Danger! Danger! High Voltage!

Posted in Film
By Martin Roberts on 20 Apr 2009

There are many problems with Crank: High Voltage, but its biggest flaw is that while it retains the juvenile idiosyncrasies that made its predecessor a cult hit, it also dispenses with any sense of wit or panache, instead choosing to regale its audience with a pop-art smorgasbord of tits and violence. This is ADHD filmmaking at its most crass and obvious.

For those of you already winging your way to the comments section to vent your anger, let it be known that I am a fan of the original film, and so cries of ‘You just don’t get it, man,” won’t work here. Crank had a genuine playfulness and dry wit that undercut its pop-culture stylings, but this sequel is trying too hard to once again achieve that coveted ‘cult’ status. However many scantily clad ladies throw their arses at the camera or gyrate around poles watching the blood spill, it just never gets interesting. Statham still has the natural charisma that makes him fit the role to a tee, but in this film his dialogue is restricted to bland cockney rhyming slang and shouting the word ‘fuck’ a distracting amount of times.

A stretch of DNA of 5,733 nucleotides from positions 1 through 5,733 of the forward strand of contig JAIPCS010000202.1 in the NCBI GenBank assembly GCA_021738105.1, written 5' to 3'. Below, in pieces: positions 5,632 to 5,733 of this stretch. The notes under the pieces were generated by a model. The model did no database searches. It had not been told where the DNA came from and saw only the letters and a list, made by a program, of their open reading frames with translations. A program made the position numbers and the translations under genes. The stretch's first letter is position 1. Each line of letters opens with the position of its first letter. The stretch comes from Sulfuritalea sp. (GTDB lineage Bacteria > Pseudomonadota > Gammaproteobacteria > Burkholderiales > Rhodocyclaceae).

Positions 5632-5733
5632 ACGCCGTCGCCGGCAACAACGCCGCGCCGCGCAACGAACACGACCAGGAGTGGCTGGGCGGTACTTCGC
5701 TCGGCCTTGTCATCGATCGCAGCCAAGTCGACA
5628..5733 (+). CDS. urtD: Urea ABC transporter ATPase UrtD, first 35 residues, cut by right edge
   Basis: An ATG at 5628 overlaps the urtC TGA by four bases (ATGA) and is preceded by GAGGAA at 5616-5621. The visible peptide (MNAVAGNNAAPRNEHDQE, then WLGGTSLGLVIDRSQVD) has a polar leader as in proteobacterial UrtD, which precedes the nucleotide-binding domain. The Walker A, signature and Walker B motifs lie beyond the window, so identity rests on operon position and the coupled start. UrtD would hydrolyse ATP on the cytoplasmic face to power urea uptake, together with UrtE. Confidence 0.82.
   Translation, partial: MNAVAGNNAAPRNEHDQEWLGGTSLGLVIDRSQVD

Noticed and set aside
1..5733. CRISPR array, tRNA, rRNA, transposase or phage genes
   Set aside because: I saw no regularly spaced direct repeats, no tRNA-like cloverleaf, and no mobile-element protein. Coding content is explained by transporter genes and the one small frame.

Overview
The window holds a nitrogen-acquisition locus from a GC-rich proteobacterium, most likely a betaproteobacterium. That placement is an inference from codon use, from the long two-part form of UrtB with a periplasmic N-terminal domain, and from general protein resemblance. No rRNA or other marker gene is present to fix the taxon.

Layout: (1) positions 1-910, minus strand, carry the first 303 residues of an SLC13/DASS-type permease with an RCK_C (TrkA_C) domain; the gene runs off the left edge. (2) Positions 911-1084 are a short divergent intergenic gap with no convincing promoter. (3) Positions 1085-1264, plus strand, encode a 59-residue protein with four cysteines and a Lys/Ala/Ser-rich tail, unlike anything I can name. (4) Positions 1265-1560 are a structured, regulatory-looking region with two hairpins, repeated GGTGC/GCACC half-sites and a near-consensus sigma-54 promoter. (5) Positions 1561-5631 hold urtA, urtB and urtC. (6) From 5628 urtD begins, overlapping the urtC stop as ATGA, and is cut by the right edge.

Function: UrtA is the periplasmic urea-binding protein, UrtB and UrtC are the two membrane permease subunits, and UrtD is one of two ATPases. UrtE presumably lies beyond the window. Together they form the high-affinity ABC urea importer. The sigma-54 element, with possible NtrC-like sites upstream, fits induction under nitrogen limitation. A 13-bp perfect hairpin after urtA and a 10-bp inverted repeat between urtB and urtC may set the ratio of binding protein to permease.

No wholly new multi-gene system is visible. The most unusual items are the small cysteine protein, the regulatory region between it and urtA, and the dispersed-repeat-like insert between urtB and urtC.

The film tries, like its predecessor, to poke fun at cinema and action movies in particular with varying degrees of success. A hallucinogenic Godzilla skit, for example, is a welcome divergence into obscurity amidst all the killing. There is plenty of violence but half of it is hidden behind rapid cutting and ‘zany’ camera movements that obscure and irritate rather than excite. A raft of semi-important supporting roles revolve around Chev as he makes his way through another breathless narrative, this time pumping himself with electricity (the new adrenaline) to keep his artificial heart going, but never really make too much use of their screen time.

Luckily there are a few inspired moments strewn throughout the mayhem. A character with ‘FBT’ (Full Body Tourettes) gets laughs he really shouldn’t, and Statham’s angry running and gunning is still occasionally worth your time. A misguided jaunt into Chev’s childhood is mercifully short, and an irritating prostitute character is sidelined fairly early on.

Some people will like this, some people won’t; it’s that kind of film. Given the pleasures of the first chapter, and the fact that I liked it, I expected more from this. The directors should be credited for persisting with their balls-out style of film-making – this is an original watch, at least – but they ought perhaps to reign in their MTV-stylings and find a new story.

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